Because there was a period of recovery before a massive resurgence of the virus, people who thought their suffering was behind them may feel shock at the recent turn of events. They now are painfully aware of how ugly this pandemic can get. 

Eight months ago, we were perhaps understandably naive. Most of us figured our lives would change for two weeks — a month tops. Now, our country knows what it’s walking into, which naturally leads to more exhaustion and worry.

To be clear, my life has been relatively easy during lockdown. I have a loving family and a safe home, and the only struggles I dealt with were internal ones surrounding my mental health.  I would say my trauma was thankfully limited.

Yet, when North Allegheny announced on Monday that it is transitioning to all-remote learning until at least December 1st, I knew it was bound to happen at some point, but my brain immediately jumped to last spring. I thought about when a two-week closure in March turned into the rest of the school year being cancelled. I thought about how nice it was to be back at school, especially my senior year, and how I desperately didn’t want that to be taken away from me.

In spring, it was just one temporary closure after another. There was always a far off date when we thought we could go back to school, but every time, our hopes were crushed. It was an emotional rollercoaster, and going through that again doesn’t sound fun.

I recognize that is an extremely privileged, and somewhat selfish, example. Remote learning is obviously not the same as unemployment or sickness or losing a family member, which is why I can’t even imagine how terrified people who truly suffered in recent months must feel right now.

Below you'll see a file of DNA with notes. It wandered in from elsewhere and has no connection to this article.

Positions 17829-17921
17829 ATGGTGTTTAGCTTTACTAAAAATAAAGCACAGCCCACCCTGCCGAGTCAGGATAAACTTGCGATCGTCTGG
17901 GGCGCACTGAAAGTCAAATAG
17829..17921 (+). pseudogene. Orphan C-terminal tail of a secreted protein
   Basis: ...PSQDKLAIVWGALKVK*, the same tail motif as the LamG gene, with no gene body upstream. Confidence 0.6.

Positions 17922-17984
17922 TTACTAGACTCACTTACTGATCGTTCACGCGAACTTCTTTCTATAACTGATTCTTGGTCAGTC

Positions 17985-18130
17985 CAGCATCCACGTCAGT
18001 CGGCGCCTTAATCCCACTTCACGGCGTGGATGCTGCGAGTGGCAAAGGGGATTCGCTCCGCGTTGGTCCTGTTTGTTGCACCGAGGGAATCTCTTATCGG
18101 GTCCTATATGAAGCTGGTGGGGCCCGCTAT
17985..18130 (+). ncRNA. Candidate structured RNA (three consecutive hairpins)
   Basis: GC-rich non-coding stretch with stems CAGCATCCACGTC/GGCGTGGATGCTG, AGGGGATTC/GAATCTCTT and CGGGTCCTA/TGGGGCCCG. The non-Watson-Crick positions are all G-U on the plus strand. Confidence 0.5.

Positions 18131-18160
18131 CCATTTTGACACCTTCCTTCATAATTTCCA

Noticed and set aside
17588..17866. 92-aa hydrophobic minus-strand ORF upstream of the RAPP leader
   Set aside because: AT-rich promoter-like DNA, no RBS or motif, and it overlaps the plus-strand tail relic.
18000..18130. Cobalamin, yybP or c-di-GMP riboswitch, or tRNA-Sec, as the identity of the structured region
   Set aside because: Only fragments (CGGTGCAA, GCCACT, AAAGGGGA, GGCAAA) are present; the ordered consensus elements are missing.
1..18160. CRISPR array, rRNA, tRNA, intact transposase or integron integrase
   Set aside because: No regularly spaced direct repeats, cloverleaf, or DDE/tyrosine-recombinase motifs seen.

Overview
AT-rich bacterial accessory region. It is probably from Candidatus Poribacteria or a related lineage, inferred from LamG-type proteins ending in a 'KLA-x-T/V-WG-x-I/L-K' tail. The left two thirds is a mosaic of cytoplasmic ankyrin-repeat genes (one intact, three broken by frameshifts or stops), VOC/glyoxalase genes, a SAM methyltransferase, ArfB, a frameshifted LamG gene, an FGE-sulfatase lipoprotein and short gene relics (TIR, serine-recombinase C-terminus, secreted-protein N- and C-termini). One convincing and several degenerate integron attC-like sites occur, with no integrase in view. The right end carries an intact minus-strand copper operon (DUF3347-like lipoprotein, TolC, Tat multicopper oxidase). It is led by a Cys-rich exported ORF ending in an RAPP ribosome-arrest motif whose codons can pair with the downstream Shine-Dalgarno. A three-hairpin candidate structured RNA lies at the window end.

For every person currently showing apathy towards the pandemic and its consequences, there are just as many people who are more scared than ever before.”

My point is that the coronavirus made us vulnerable. No matter how big or small our problems may seem, our lives are still being upended. Everything feels so delicate, like it can disappear in an instant. Unfortunately, that vulnerability will most likely stick around for a long time to come.

As University of Pennsylvania psychiatrist Michael Baime told The Washington Post, “We’ve lost a kind of innocence.”

So, for every person currently showing apathy towards the pandemic and its consequences, there are just as many people who are more scared than ever before.

Grappling with those emotions is hard, but ignoring them and pretending that our lives are normal aren’t doing us any favors. We cannot hope to conquer feelings that we, as a society, cast aside.

Experience isn’t helpful to getting through these times. Eight months of living with the coronavirus has not made anyone more adept at dealing with it. So be patient with yourself. It’s okay to feel like it’s March all over again. It may not be fun, but it’s completely valid.

And in a year that destroyed our sense of conventional life and normalcy, maybe there is a small comfort in acknowledging that, at the very least, even our scariest emotions are normal.